1. Here’s why India may not touch 7% economic growth rate in fiscal year 2018

Here’s why India may not touch 7% economic growth rate in fiscal year 2018

As GST collections slipped to Rs 80,808 crore in November, down from an average of Rs 90,000 crore in the previous months and with government planning to borrow additional Rs 50,000 crore via gilts, which is double the amount that was estimated by the market, the GDP growth for the financial year 2017-2018, may range between just 6%-6.5%.

By: | Published: January 2, 2018 2:16 PM
India’s GDP growth may be around 6%-6.5% in FY18.

As GST collections slipped to Rs 80,808 crore in November, down from an average of Rs 90,000 crore in the previous months and with government planning to borrow additional Rs 50,000 crore via gilts, which is double the amount that was estimated by the market, the GDP growth for the financial year 2017-2018, may range between just 6%-6.5%. Noted economist Shankar Acharya told ET Now that since the GST shock is still continuing, the economic growth will be around 6%-6.5% in FY18, not above that.

Recently, rating agency Fitch has cut India’s GDP growth forecast for the current fiscal to 6.7% from 6.9% and fiscal year 2018-2019 to 7.3% from 7.4%, saying the that the economic growth has “repeatedly disappointed in recent quarters”.

In the second quarter (July-September), India made a comeback at 6.3% from a three-year low 5.7% in the previous quarter. However, massive rationalisation on as many as 178 products in November led to the fall in government’s revenue. The fiscal deficit at the end of November breached the target and touched 112% of the budget estimate for 2017-18 mainly due to lower GST collections and higher expenditure.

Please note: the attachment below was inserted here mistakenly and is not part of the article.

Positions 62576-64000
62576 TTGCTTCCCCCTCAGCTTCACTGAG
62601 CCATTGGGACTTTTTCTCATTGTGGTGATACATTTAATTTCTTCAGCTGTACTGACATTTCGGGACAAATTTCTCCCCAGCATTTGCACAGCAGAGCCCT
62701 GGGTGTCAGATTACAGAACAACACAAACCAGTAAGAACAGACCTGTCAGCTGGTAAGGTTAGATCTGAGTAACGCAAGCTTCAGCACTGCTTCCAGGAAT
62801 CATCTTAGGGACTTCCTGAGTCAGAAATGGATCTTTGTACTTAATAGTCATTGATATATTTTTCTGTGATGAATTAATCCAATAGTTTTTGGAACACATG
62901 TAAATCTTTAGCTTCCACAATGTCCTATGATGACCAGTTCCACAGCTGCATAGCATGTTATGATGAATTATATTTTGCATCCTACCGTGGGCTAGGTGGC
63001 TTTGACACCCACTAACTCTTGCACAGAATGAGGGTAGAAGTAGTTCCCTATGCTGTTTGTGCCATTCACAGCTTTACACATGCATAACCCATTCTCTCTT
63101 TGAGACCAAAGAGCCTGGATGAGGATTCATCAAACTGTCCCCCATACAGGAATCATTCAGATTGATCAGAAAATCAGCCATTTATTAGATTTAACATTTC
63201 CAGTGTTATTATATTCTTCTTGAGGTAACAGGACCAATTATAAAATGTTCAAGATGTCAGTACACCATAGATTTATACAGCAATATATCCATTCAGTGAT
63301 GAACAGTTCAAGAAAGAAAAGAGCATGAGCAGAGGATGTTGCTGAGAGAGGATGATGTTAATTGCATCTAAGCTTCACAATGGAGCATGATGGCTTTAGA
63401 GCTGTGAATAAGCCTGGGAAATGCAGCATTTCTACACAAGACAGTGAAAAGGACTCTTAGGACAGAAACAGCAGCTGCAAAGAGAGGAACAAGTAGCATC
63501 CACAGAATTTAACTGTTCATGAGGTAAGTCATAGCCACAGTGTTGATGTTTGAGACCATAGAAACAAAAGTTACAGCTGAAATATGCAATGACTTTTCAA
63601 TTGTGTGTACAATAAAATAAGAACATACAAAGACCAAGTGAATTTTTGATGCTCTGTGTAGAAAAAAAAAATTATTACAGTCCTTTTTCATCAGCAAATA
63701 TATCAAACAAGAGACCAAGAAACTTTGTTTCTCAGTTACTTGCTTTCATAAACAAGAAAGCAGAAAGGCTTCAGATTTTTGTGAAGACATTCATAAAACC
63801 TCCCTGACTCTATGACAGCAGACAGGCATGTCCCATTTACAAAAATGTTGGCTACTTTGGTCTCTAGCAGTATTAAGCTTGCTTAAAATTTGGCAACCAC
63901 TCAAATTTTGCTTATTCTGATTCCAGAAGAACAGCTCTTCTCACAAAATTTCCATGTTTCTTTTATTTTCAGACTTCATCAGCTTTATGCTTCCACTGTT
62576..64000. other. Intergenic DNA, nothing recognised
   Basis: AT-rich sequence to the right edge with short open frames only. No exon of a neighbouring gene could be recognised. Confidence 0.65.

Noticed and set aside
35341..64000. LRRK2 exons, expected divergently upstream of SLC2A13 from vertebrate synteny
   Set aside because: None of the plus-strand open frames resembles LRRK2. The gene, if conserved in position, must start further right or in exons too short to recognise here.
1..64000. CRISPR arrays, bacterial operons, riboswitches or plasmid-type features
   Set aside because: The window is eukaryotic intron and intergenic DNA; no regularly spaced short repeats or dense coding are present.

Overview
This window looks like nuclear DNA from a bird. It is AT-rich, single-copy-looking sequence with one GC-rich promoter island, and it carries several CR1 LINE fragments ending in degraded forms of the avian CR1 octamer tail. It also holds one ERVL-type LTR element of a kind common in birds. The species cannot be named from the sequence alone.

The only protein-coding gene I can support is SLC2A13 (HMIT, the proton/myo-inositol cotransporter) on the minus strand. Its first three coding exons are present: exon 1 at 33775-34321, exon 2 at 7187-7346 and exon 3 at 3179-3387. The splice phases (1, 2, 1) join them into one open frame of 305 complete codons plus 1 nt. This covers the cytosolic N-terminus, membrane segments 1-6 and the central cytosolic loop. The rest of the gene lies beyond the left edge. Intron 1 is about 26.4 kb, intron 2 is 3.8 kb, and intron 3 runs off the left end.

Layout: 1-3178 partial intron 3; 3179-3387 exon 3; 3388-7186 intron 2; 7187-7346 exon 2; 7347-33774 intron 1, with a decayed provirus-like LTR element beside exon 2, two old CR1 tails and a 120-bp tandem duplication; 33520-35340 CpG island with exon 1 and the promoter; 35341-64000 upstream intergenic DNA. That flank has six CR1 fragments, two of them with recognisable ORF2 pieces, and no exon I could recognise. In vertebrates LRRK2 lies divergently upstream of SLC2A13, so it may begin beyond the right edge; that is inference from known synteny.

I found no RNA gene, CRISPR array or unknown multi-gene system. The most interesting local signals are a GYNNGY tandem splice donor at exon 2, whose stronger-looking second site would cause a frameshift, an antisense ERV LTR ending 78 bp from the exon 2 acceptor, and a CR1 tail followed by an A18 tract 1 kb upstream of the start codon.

Aditi Nayar, an economist at ICRA, the Indian arm of rating agency Moody’s, said the additional borrowing could lead to “modest fiscal slippage” as the government was likely to miss its revenue receipts target. The government had borrowed Rs 3.72 lakh crore in the first half of the fiscal year 2017-18 and had pegged Rs 2.08 lakh crore for the second half.

It was also reported that the government has estimated a tax revenue shortfall of Rs 55,000 crore for the fiscal year 2017-2018 and may consider breaching the fiscal deficit target by 20 basis points. For the current fiscal, the government has estimated a direct tax revenue shortfall Rs 20,000 crore and an indirect tax revenue shortfall Rs 25,000 crore- 35,000 crore.

The government has fixed fiscal deficit target to 3.2% of the GDP in the current fiscal as against 3.5% in 2016-17.  In absolute terms, 3.2% deficit for the current fiscal works out to nearly Rs 5.47 crore.

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